Photo source: Getty Images.

Images of tracksuit-clad migrants jumping on high-speed locomotives have become the norm of recent. French police reported that they have intercepted over 18,000 clandestine migrants attempting to illegally enter the United Kingdom on lorries, trains and ferries in the first half of 2015 alone. Current reports suggest that approximately 4,000 migrants are living in self-made ghettos on the outskirts of Calais with 100 – 150 new arrivals everyday, all desperate to reach the United Kingdom.

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Education of Young Girls During war: A Look at the Global Situation

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Reprinted from GIMUN Chronicles

By Ghada Ben Saïd

Translated by Amy Reid

Photo: flickr.com/World Bank Photo Collection
Photo: flickr.com/World Bank Photo Collection

In the event of a crisis, it is children who are the first to suffer the effects of the political and economic instability of a country. In a country in conflict, schools are very often damaged or even destroyed, something which encourages parents to refuse to send their children to school. School buildings are also used as temporary residences or for military means. The authorities are so preoccupied with war that the education of these children is often pushed into the background. Many flee from zones of conflict, but for those who do not migrate, life becomes all the more difficult.  This is the case for example, in Syria. Since the beginning of the war, the rate of schooling in the country has dropped drastically.  Syria, despite having a rate of schooling of 95% in 2006, today has the second lowest rate of schooling in the world. Young girls are the first to bear the brunt of this.  Since the beginning of the war, the number of forced marriages amongst young Syrian girls has doubled.  Of the 101 million out-of-school children in the world today, the majority are girls, excluded from the education system and deprived of their basic right to education.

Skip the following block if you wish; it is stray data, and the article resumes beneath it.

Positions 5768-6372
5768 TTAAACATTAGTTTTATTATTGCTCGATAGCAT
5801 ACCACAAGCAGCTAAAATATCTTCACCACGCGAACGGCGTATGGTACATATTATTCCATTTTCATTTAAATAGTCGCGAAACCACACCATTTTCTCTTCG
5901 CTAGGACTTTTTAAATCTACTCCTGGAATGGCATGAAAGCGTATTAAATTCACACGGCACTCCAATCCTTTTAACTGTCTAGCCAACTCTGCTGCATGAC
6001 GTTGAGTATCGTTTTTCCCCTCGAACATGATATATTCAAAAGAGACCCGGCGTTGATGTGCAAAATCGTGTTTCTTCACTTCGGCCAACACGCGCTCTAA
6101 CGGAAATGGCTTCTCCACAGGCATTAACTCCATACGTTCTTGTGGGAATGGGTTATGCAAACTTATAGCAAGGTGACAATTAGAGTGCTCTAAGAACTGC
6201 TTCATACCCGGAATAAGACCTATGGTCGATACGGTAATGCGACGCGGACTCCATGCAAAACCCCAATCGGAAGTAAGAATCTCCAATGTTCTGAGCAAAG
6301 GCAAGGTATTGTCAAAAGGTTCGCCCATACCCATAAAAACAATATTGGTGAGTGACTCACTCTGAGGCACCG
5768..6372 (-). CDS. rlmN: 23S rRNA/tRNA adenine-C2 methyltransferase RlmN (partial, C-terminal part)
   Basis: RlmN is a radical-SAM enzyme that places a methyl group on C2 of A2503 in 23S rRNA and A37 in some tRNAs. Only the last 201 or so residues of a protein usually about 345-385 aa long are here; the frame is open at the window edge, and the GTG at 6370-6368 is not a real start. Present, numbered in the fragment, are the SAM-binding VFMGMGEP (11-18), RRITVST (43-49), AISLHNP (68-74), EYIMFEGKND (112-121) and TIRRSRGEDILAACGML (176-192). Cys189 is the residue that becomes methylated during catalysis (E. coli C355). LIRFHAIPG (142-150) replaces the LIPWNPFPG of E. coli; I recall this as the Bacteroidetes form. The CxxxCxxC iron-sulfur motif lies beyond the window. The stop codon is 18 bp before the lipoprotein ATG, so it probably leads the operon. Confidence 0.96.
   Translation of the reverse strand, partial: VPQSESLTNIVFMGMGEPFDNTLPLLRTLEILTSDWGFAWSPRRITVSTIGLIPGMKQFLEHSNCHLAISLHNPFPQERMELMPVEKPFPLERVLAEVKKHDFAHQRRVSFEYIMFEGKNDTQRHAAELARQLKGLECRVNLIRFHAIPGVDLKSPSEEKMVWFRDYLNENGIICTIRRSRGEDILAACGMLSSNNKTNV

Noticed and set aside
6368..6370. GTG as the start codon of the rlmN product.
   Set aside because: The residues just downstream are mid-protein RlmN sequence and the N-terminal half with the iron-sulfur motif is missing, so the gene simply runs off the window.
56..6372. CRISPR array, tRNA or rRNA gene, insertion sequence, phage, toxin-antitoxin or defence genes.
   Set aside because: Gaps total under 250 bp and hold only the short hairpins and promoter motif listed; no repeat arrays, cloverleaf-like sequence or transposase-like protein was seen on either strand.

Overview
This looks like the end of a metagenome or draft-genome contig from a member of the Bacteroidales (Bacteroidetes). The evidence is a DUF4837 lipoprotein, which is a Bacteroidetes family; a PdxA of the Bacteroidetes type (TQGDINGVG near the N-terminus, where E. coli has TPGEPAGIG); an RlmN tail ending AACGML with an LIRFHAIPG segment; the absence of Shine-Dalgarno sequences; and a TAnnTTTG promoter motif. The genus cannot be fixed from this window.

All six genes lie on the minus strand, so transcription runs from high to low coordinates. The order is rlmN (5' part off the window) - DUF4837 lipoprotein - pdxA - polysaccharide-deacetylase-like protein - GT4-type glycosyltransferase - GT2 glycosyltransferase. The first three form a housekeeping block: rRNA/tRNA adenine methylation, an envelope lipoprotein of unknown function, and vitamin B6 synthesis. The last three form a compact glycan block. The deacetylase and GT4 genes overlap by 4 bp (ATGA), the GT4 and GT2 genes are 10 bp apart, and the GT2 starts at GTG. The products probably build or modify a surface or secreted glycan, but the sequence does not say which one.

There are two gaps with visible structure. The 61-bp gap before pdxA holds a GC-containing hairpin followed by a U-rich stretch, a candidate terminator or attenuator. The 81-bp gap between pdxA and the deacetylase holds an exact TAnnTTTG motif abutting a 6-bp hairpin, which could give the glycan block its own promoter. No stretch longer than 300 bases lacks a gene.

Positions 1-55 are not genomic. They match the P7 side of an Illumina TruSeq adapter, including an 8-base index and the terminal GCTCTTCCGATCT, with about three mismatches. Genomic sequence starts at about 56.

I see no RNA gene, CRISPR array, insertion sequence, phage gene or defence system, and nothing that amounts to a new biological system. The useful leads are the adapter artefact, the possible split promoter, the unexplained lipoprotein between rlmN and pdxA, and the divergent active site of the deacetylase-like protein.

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A Ladder to Damascus – A film review

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by Leandra Hildbrand and Larissa Spescha

“A ladder to Damascus” is a 2013 drama directed by the Syrian filmmaker Mohamed Malas. It was screened at the “International Oriental Film Festival of Geneva” which took place from 4th to 13th of April. Read the rest of this entry »

Zaatari: the biggest Syrian town in Jordan

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by Pauline Mettan, translated by Charlotte Grey

http://www.bbc.com/news/world-middle-east-26908587
http://www.bbc.com/news/world-middle-east-26908587

Demographic pressure has become too much for our country. Jordan has opened its doors to more than 560,000 Syrian refugees since the conflict began, with 70% being women and children. Within a year, refugees will be 40% of our population. 96% of our energy is imported. Water is scarce. Our budget deficit is sky high. How can we keep up this poor balancing act when wave upon wave of immigrants are draining our already rare resources? Read the rest of this entry »